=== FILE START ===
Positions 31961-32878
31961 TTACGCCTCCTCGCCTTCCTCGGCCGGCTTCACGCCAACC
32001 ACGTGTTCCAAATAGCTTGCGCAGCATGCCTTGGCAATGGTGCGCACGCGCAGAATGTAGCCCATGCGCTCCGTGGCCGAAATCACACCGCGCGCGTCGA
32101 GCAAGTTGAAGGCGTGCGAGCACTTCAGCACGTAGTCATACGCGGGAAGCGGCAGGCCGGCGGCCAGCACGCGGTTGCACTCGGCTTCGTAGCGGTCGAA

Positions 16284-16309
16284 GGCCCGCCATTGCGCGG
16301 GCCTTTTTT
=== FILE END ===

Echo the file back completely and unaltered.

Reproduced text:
Positions 31961-32878
31961 TTACGCCTCCTCGCCTTCCTCGGCCGGCTTCACGCCAACC
32001 ACGTGTTCCAAATAGCTTGCGCAGCATGCCTTGGCAATGGTGCGCACGCGCAGAATGTAGCCCATGCGCTCCGTGGCCGAAATCACACCGCGCGCGTCGA
32101 GCAAGTTGAAGGCGTGCGAGCACTTCAGCACGTAGTCATACGCGGGAAGCGGCAGGCCGGCGGCCAGCACGCGGTTGCACTCGGCTTCGTAGCGGTCGAA

Positions 16284-16309
16284 GGCCCGCCATTGCGCGG
16301 GCCTTTTTT